1 Revenue Passenger Kilometres

EUROPEAN TOURISM: TRENDS & PROSPECTS (Q2/2019) 4


Annual International Air Passenger Growth 2017
% year, RPK
2018
12
2019
10

-2
Africa Asia/Pacific Europe Latin Mid. East N. America World
America

Source: IATA

According to Eurocontrol, the cost to the EU economy of delays and cancellations was estimated at
€17.6bn in 2018, while over half (60.4%) of the delays related to capacity and staffing. Asia/Pacific air
passenger traffic growth (4.6%) and North America (4.5%) remains below that of Europe. According to
ForwardKeys, Chinese bookings to Europe are 6.7% ahead compared to 2018 while Chinese booking
to the US are down 3% the first five months of 20192.

DESPITE TRADE QUARRELS HEALTHY GROWTH IS REPORTED FROM


EUROPE’S KEY LONG-HAUL MARKETS (US AND CHINA)
A handful of reporting destinations registered more falls from European source markets than from long-
haul. Among Europe’s key long-haul source markets, the US and China continue to stand out in terms
of their contributions to European tourism growth accounting for a share of 11% and 4% respectively.

Contributions to European growth by origin market


% contribution to growth, 2019
Other Europe
Germany
US
France
Russia
UK
Netherlands
Italy
China
Other
Japan
India
Canada
0 10 20 30 40

Source: Tourism Economics

Despite wobbly trade relationships between China and the US and a slowing Chinese travel demand,
the vast majority (93%) of reporting destinations enjoyed growth from the Chinese market early in the

2 ForwardKeys, Chinese tourism is set to surge 7.6% this summer,https://bit.ly/2Xj9Miu, June 2019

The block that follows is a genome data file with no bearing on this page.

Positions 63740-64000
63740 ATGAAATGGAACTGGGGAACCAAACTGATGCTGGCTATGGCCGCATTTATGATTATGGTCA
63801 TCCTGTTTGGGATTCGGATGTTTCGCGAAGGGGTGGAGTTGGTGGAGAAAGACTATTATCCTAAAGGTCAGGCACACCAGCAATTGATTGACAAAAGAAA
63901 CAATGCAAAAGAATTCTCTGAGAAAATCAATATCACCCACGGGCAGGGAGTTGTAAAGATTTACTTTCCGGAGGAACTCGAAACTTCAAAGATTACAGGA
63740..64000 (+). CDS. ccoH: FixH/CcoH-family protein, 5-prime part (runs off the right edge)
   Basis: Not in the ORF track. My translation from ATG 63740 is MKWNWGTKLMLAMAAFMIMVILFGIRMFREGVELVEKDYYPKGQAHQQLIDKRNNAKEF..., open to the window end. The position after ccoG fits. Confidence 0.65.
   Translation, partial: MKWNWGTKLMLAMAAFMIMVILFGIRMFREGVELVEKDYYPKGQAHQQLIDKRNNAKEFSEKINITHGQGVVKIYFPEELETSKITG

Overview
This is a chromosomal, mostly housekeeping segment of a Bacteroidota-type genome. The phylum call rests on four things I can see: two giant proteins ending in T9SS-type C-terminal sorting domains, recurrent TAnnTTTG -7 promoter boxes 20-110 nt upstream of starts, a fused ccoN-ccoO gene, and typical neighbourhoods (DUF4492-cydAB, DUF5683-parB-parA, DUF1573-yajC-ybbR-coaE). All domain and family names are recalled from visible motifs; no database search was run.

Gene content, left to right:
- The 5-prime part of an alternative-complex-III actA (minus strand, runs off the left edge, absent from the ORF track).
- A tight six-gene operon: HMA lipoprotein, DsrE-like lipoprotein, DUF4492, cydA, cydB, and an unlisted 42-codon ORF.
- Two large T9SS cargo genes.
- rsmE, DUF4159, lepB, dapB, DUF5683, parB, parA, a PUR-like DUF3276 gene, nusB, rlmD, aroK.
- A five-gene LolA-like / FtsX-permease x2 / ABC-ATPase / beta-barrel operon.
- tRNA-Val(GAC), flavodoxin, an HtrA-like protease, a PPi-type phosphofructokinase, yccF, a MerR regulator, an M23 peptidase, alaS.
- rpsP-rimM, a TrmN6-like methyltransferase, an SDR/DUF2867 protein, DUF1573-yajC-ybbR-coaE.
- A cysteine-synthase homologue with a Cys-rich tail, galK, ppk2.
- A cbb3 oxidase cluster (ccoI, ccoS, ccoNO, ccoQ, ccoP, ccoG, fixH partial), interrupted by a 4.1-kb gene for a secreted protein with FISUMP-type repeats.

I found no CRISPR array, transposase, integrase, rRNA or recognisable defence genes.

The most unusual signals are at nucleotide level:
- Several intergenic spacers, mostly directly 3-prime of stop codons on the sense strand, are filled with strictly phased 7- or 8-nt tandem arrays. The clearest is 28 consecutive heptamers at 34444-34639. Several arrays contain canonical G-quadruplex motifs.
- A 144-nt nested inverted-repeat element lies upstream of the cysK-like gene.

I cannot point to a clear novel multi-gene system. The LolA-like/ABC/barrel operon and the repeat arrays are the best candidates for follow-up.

EUROPEAN TOURISM: TRENDS & PROSPECTS (Q2/2019) 5


year. Some staggering growth was concentrated mainly in Southern/Mediterranean destinations: Mon-
tenegro (+150%), Cyprus (+62%), and Croatia (+44%). Lithuania (+77%) was the second fastest desti-
nation in terms of Chinese arrivals.

A moderate slowdown in US GDP is expected to impact its outbound travel with US visitor arrivals to
Europe expected to rise by 3.9% annually on average over the next five-year period. Nevertheless,
Europe continues to be an attractive destination for US holidaymakers, supported also by a strong dollar
against the euro and the pound. Greece (+47%), Turkey (+37%), and Cyprus (+33%) saw the strongest
rates of growth from the US early in the year. Conversely, Iceland which used to register notable in-
creases in tourist arrivals from the US has seen a steep decline (-22%) attributable to the collapse of
WOW Air and capacity constraints on Trans-Atlantic routes via Iceland.

ECONOMIC CHALLENGES AND SLOWING TRAVEL DEMAND KEY FACTORS


OF A BUMPY 2019
In the Eurozone, solid domestic demand supports growth, while persistent downside risks continue to
weigh on long-term development prospects. Following a solid performance in 2018 (+6%), international
tourist arrivals to Europe are projected to grow 3.6% in 2019, a rate more in line with the annual historical
average (2008-18)3.

Lower projections are associated to downside risks that remain in place: trade war impacts on the global
economy, geopolitical tensions, growing concerns around unfolding Chinese economic slowdown, a
potential US recession, Brexit, and persistent weakness in the Eurozone (e.g., German slowdown and
Italian debt). Following the G20 Summit in Osaka, renewed trade talk between US and China seem to
have alleviated tensions, although expert say the “ceasefire” is likely to be temporary.

“Europe must align its market mix and identify under-served segments and further expand its under-
standing of pan-European product development. Through the promotion of transnational experiences,
the European Travel Commission (ETC) particularly seeks to raise visibility for the plethora of products
available and to create awareness for the region’s diversity. An essential pillar to achieve the sustaina-
ble growth of European tourism are public-private partnerships following a focused approach with com-
mon and achievable goals.” said Eduardo Santander, Executive Director ETC.

Jennifer Iduh (ETC Executive Unit)


with the contribution of the ETC Market Intelligence Group (MIC)

3 UN World Tourism Organization (UNWTO)

EUROPEAN TOURISM: TRENDS & PROSPECTS (Q2/2019) 6


TOURISM PERFORMANCE SUMMARY 2019
SUMMARY